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Understanding Sin and Forgiveness

Understanding Sin and Forgiveness



Romans 6:23

1 John 1:8-10

Matthew 6:12

Matthew 6:15

Romans 8:30

“For the wages of sin is death but the gift of God is eternal life in Christ Jesus our Lord.” (Romans 6:23)

We are all sinners. Sin is anything contrary to the will of God as revealed in His Word. We sin because we have a naturally sinful nature. When Jesus offered Himself as a sinless sacrifice to the Father He took upon Himself the sin of all mankind so that all who confess their sins can be forgiven. Amazingly, if we confess our sins both sin and guilt are washed away.

“If we say we have no sin, we deceive ourselves, and the truth is not in us. If we confess our sin He is faithful and just to forgive us our sin and cleanse us from all unrighteousness. If we say we have not sinned, we make Him a liar and His Word is not in us.” (1 John 1:8-10)

The prayer Jesus taught His disciples teaches us that because God has shown such great mercy toward us we are to show mercy toward others and forgive their sins.

“And forgive us our debts (sins) as we also have forgiven our debtors.” (Matthew 6:12)

If we refuse to be merciful and forgiving to others, Jesus makes it clear that God will withhold His forgiveness from us.

“But if you do not forgive men their trespasses, neither will your Father forgive your trespasses.” Matthew 6:15

We must remember that forgiveness is always a gift.

Let us look at the way Christian theologians sought to explain how sin is to be understood. Their studies are known as soteriology. This word comes from joining together two Greek words. Soter meaning Saviour and logos meaning word.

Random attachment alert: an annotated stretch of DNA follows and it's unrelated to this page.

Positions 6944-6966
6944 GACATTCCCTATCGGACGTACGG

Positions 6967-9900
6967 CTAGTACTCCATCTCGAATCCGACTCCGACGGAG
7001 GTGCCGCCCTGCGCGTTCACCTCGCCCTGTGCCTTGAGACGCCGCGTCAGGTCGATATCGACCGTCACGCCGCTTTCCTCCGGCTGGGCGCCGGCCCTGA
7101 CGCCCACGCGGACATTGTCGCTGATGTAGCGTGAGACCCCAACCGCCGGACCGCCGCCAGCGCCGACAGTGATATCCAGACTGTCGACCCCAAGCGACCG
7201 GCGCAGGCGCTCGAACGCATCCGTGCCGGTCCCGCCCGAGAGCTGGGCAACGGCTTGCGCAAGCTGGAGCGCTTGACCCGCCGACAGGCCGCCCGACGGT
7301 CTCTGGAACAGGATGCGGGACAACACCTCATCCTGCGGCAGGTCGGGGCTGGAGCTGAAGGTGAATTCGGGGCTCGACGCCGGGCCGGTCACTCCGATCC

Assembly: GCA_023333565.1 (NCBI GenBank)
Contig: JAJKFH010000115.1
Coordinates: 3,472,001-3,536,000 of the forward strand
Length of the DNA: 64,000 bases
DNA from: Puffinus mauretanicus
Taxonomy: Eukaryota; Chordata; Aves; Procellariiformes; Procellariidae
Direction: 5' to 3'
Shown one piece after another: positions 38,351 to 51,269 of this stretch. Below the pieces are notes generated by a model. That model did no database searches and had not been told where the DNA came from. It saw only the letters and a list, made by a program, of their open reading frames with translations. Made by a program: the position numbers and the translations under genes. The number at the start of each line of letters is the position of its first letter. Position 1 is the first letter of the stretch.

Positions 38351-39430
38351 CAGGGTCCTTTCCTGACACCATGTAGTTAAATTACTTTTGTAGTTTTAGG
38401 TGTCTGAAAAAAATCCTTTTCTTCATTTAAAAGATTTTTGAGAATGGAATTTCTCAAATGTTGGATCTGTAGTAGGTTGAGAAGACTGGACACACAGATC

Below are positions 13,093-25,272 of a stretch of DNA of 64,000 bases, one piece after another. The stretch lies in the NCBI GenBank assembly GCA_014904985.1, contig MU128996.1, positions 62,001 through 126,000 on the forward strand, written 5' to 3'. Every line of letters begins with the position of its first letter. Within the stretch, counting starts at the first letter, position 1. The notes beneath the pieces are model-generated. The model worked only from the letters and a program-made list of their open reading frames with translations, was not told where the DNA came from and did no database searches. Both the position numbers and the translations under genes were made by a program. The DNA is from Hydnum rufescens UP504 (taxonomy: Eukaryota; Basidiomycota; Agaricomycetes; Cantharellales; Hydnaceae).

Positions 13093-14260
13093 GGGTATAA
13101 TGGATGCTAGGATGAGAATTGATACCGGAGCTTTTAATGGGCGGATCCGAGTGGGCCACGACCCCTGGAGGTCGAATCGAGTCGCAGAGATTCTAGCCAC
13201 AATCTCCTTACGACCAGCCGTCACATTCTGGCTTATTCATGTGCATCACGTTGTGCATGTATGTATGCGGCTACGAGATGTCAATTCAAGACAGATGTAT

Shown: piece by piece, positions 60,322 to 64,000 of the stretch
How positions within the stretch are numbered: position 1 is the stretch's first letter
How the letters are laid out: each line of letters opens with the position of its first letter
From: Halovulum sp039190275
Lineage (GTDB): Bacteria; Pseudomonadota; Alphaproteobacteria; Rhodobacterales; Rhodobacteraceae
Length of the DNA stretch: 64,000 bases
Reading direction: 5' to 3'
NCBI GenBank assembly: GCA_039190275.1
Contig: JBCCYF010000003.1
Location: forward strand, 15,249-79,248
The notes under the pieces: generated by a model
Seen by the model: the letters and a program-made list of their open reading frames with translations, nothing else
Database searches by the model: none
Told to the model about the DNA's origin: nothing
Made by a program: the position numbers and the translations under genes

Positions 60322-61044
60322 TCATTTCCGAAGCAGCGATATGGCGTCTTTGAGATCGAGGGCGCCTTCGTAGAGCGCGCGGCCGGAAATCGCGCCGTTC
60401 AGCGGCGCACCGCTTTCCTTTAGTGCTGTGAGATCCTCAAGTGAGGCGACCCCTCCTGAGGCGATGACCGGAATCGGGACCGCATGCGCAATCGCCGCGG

Strangely, after the words of Jesus and the epistles of Paul, there was a gap of almost four hundred years before Saint Augustine 354-430 wrote a thesis to help people to understand the nature of salvation. The reason for this was to do with a prayer of Augustine which was widely known.

“Father, give what Thou commandest, and command what Thou wilt.”

Unusually a response came from someone in England. Pelagius was a Monk and he wrote a treatise attacking what he saw as pre-destinarian implications in the prayer. Augustine responded by writing the first major treatment of the subject of sin and salvation.

Do not be put off by Augustine’s Latin words. I will write about them in English. There are four stages in the history of man’s redemption.

  1. ‘Posse Peccare’ means ‘able to sin’. This is man as he was created before the fall. He was thus created sinless, but with the possibility of sinning.

  2. ‘Non posse non peccare’ means ‘not able not to sin’. This is man after the fall. Man was unable to do other than sin after sin emerged. This is the condition into which all men are born.

  3. ‘Posse non peccare’ means ‘able not to sin’ This is man after being saved. So then, by the power of Holy Spirit, men are able not to sin .

  4. Non posse peccare means ‘not able to sin.’ This is man after he is glorified. (Romans 8:30) In Heaven man will not be able to sin.

If you think about these four stages you will realise that most of us have already learned them without noticing.

Prayer: Father, we thank You that you loved us so much that You gave Your one and only Son to die so that when we turn to you in repentance and faith we can live eternally with You. Amen

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